Olive Grove in Les Baronnies, ©John O’Grady
8″ x 11.75″ oil on panel, requires framing
There is a small scenic winding road that passes between the village of Chateauneuf-de-Bordettte and Mirabel-les- Baronnies.
Close to Mirabel, olive groves are neatly laid out to the left and right of the road. The ground around the trees is manicured, nets are tied between the trees like hammocks, ready to be laid on the ground to harvest the olives in November.
Sometimes though, you can come across a grove or field that has gone ‘native’; the Olive trees and long blonde grasses meld into one in a pleasing way.
This particular grove had the light of summer evening filtering through the trees, silhouetting them against the light.
At the end of the overgrown grove, you can spot an old abandoned cabanon.
In this painting though, the real focus is the sculptural gnarled trunk twisted by age.
Against the light its beautiful form appeared to take on a blue, violet and reddish cast that’s accentuated by the blond colour of grasses that surrounded it.
In shadow, Olive trees appear almost black and in full sun are light grey brown but when I came to paint this piece remembered from last summer and I closed my eyes, I was back in the quiet grove and the tree revealed tints of deep blue and purple.
A quote from Gauguin immediately came to mind:
‘If you see a tree as blue, then make it blue’.
Although my olive tree is not blue, it shows different shades of colour.
Perhaps ‘The Colours of an Olive Tree’ would be a better title, what do you think?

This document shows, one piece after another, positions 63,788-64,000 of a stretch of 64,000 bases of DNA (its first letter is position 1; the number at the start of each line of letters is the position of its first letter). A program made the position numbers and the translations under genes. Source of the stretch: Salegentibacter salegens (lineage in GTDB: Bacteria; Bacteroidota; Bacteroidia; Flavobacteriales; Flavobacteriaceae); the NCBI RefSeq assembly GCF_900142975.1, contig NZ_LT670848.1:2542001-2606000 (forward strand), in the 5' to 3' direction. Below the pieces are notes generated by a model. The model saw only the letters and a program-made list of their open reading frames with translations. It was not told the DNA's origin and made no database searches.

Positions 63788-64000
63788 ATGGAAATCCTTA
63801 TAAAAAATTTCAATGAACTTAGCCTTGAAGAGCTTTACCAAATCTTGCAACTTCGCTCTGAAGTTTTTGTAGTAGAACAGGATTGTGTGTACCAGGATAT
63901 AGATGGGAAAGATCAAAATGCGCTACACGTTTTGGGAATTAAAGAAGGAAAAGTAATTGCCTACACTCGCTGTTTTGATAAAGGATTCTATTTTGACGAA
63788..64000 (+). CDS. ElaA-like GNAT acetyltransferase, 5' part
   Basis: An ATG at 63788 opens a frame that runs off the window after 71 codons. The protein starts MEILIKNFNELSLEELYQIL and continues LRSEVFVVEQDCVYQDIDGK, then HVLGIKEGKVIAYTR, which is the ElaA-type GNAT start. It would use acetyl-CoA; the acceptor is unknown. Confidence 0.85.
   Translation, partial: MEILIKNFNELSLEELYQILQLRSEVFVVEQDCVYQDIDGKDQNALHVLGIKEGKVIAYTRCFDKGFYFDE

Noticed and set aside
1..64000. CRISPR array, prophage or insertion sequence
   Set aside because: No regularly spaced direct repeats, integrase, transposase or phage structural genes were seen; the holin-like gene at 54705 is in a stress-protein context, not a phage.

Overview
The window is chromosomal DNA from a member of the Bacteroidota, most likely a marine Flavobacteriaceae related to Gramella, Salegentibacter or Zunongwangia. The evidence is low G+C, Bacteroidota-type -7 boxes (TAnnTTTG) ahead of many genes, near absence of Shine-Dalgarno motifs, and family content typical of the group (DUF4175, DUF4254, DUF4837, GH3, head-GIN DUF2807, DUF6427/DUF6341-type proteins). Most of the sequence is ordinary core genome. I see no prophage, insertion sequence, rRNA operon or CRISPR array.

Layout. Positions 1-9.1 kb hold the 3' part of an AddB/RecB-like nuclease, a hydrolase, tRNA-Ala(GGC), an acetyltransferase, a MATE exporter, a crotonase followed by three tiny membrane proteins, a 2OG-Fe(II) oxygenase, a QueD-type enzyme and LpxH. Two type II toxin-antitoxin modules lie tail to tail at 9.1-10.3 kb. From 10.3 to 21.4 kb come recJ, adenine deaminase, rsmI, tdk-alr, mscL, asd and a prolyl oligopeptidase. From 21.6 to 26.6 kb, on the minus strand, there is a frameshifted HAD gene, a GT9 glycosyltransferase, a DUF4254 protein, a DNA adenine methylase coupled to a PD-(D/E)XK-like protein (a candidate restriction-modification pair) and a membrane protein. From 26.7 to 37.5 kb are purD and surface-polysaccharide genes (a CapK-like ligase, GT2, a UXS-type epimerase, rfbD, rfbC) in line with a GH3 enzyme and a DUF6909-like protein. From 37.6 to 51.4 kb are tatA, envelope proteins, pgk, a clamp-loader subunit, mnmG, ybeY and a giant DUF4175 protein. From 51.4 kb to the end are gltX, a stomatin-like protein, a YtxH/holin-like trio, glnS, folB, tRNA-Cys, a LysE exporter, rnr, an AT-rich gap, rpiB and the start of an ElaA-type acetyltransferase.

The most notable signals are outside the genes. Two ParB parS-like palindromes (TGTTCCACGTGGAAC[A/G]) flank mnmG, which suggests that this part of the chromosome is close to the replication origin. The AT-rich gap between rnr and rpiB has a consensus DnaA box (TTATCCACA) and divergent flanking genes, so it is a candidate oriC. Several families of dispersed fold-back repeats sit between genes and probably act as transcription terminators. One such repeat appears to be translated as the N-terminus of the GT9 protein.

Being partially colour blind I find it hard
To separate different shades. But you described the
Scene beautifully. Your painting enhances one
Of nature’s beauty 🙂
Thanks very much for that, much appreciated
Hello John, I can sense the age and quietness of the olive grove ‘gone native’. The painting engenders that floaty feeling of wading through drifts of long grass amidst sun spots and dappled light. It is very atmospheric.
I am glad to hear that it evoked that atmosphere of a ‘ floaty feeling’ how wonderful. that ‘dappled light’ plays an important part in the painting 🙂 Thank you very much for your insights
“If you see a tree as blue, then make it blue.”
Yes. This reminds me of the basic rule of drawing what your eye sees, not what your brain tells you [the thing] is. And if you closed your eyes and saw this — how marvelous.
Lately when I view your work, the first word that comes to mind is “magical.” Here is a landscape transformed (or maybe truly revealed?) by the angle and quality of the light — a light so clear and dazzling that the eye cannot comprehend individual leaves or tiny details, just movement, colors, shapes and atmosphere. It takes my breath away.
Yes that rule is a great one isn’t it, but oh so hard to put into practice. My brain likes to trick me into sticking with old habits. I think Gaugain must have had steely determination.
Thank you for your insights into the painting. That ‘dazzling light’ you mention is I feel starting to enter into what I make.
So glad it took your breath away.